Sweden Death Linked to German E. Coli Outbreak

Jupiterimages/Photos[dot]com(BERLIN) -- The E. Coli outbreak that’s had people in northern Germany on edge looks to be spreading.

The outbreak, linked to tainted vegetables, has reportedly claimed the life of a woman in southwestern Sweden after she was admitted to a local hospital this weekend following a trip to Germany.

German officials have urged people in some northern areas of the country not to eat cucumbers, tomatoes, and fresh leafy salads. At least 15 people have died and several hundred others have fallen ill after consuming tainted produce that Germany believes was imported from Spain.

Russia has banned imports from Spain and Germany pending further notice.

The exact source of the outbreak remains unknown.

Copyright 2011 ABC News Radio


Water, Food and Gas Becoming Scarce in Japan

MIKE CLARKE/AFP/Getty Images(TOKYO) -- The earthquake and tsunami that rocked Japan Friday has left survivors scrambling for basic necessities like food and water as they prepare to brace for the long-term effects from the natural disasters, which will last for some time.

According to ABC News reporters in Japan, the top three commodities in demand there are water, food, and gas.  People have been seen in long lines outside of gas stations and convenience stores with the hopes of snatching up these goods.  Some have even waited two to three hours with empty water jugs in hand, hoping to fill them up.

But these commodities are becoming scarce.  Some gas stations have run dry, posting "sold out" signs on their establishments.

Meanwhile, aid and rescue teams from around the world are arriving in Japan to assist in finding survivors and provide them with food and sorely needed supplies.

Copyright 2011 ABC News Radio


Peruvian Potatoes Sent to 'Doomsday Vault?'

File Photo Courtesy - Getty Images(PERU) - Several species of Peruvian potatoes, some that date back to the Inca Empire, are being sent to a figurative "doomsday vault" amid fears that several varieties are at risk of disappearing, reports the BBC.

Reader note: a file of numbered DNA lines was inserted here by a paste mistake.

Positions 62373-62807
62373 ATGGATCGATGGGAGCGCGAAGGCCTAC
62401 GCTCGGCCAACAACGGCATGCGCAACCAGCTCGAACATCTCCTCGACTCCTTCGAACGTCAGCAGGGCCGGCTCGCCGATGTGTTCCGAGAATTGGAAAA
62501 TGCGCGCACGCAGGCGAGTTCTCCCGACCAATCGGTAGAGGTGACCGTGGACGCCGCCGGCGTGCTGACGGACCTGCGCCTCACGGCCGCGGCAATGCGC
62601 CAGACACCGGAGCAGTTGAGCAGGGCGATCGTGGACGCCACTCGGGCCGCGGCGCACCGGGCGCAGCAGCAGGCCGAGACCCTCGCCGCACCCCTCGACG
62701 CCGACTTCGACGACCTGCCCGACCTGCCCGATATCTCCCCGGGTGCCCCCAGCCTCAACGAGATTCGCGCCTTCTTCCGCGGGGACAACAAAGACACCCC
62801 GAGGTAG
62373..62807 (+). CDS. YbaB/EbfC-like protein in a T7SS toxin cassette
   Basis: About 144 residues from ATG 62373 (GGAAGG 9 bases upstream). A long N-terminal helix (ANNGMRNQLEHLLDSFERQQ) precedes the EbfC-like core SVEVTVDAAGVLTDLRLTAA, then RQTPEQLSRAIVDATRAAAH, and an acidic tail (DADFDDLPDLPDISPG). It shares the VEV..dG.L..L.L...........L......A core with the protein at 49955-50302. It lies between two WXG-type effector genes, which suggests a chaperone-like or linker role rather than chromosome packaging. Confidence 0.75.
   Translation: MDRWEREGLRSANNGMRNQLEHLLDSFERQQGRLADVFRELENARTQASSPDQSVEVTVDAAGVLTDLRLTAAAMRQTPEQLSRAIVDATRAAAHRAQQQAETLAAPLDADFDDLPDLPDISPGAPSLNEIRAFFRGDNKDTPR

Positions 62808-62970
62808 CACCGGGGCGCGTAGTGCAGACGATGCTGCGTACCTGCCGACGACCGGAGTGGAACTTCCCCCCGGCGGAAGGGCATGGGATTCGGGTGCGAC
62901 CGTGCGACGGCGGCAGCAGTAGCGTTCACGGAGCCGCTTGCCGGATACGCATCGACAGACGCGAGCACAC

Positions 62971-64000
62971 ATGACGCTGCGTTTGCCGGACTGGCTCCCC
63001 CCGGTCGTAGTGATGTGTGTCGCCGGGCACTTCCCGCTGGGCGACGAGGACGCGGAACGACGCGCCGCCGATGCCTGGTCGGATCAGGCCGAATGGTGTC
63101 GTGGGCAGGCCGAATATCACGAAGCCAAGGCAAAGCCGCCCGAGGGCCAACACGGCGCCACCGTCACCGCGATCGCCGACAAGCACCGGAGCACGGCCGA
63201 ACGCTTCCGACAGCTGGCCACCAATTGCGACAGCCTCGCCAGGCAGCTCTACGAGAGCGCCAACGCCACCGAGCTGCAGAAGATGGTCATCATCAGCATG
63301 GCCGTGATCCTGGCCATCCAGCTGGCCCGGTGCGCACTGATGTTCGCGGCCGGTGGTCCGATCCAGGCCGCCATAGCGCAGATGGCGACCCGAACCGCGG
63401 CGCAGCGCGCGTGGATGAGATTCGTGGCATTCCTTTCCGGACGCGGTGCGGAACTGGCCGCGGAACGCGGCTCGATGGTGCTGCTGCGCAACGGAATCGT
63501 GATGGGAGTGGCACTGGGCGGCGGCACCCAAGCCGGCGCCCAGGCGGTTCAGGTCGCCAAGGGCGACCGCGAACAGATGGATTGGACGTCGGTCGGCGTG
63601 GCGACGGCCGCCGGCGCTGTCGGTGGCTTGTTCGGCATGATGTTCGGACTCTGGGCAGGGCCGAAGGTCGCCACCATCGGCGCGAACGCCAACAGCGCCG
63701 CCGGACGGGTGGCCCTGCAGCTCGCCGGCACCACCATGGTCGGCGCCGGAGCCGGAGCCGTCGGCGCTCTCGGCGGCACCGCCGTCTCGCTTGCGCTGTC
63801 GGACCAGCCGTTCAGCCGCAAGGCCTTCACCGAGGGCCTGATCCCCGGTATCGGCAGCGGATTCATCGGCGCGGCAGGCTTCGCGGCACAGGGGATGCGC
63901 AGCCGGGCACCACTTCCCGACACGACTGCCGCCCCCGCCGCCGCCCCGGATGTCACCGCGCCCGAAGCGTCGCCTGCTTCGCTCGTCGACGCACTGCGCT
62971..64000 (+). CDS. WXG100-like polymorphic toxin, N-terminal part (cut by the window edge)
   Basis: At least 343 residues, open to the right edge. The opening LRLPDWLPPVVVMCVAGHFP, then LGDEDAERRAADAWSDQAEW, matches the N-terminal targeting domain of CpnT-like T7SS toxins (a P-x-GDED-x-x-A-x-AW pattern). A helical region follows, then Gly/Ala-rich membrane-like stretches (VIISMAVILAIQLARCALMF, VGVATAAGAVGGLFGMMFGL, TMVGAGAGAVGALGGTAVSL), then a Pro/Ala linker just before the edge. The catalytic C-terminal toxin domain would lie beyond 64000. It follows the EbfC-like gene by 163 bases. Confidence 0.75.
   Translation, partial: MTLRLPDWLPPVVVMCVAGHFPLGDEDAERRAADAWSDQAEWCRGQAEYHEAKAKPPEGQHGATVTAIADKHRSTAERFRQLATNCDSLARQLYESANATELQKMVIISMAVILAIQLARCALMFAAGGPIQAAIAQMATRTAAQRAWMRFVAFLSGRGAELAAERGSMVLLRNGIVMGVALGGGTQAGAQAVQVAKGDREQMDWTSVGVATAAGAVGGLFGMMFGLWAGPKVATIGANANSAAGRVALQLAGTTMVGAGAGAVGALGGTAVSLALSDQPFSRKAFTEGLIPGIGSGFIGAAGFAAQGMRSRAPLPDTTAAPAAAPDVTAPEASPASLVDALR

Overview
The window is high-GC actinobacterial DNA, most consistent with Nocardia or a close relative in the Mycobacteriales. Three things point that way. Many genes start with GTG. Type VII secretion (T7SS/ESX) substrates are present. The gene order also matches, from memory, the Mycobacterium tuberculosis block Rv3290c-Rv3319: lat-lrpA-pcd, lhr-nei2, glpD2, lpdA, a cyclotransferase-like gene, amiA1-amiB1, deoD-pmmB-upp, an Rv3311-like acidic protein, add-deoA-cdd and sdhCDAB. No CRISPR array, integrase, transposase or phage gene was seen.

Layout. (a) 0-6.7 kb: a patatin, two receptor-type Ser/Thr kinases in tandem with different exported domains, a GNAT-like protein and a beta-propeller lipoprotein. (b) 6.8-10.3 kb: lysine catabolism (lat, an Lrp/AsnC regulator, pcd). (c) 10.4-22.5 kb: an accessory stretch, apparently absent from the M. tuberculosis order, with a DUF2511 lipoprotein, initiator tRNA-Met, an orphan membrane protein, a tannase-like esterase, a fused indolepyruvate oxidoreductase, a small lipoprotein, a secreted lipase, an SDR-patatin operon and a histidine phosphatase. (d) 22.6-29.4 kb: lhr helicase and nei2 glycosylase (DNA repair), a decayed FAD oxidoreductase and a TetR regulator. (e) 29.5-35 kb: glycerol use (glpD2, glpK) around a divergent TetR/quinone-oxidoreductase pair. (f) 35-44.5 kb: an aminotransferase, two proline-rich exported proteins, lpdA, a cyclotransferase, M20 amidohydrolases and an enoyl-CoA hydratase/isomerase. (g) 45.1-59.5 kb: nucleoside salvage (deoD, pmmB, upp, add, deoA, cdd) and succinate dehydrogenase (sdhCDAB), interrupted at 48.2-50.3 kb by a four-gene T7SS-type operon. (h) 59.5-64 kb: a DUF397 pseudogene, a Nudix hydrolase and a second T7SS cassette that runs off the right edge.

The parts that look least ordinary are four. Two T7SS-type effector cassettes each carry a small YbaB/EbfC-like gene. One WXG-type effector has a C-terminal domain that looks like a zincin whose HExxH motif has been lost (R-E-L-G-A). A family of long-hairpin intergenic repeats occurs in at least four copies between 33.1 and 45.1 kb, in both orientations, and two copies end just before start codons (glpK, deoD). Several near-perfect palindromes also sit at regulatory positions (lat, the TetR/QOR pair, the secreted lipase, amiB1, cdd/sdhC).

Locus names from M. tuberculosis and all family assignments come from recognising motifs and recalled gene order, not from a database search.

The ice vault, located inside a mountian in the Arctic circle, will soon house samples of around 1,500 varieties of potatoes from farmers in the country who want to protect certain South American highland species.

"Peruvian potato culture is under threat," Alejandro Argumedo, a plant scientist involved in the project, told the BBC. "Sending seeds to the [vault] will help us to provide a valuable back-up collection - the vault was built for the global community and we are going to use it."

The crops will join other samples of the world's food supply that have been sent to the Svalbard seed vault  to be protected from natural and human disaster.

Copyright 2011 ABC News Radio


World's Highest Restaurant Opens in Dubai

Photo Courtesy - PRNewsFoto/Emaar Hospitality Group(DUBAI, United Arab Emirates) -- What are you doing for dinner tonight? Chances are your plans don’t include drinks at a quarter-mile above the earth’s surface.

In Dubai, patrons began sitting down to dinner Sunday at the world’s highest restaurant, just opened on the 122nd floor of the Burj Khalifa, the world’s tallest tower.

The luxury lounge and grill – appropriately named At.mosphere – is surrounded by glass walls, offering diners a spectacular panoramic view of the city and surrounding areas.

The picture-perfect scenery doesn’t come cheap; a reservation will run you at least $122 a head. A private dining area is available for $176.90 per guest. And if you’re just feeling parched, afternoon tea is a mere $100.

Located just over 1,300 feet in the air, At.mosphere sits more than 300 feet higher than the world’s second-highest restaurant located inside Toronto’s CN Tower.

Copyright 2011 ABC News Radio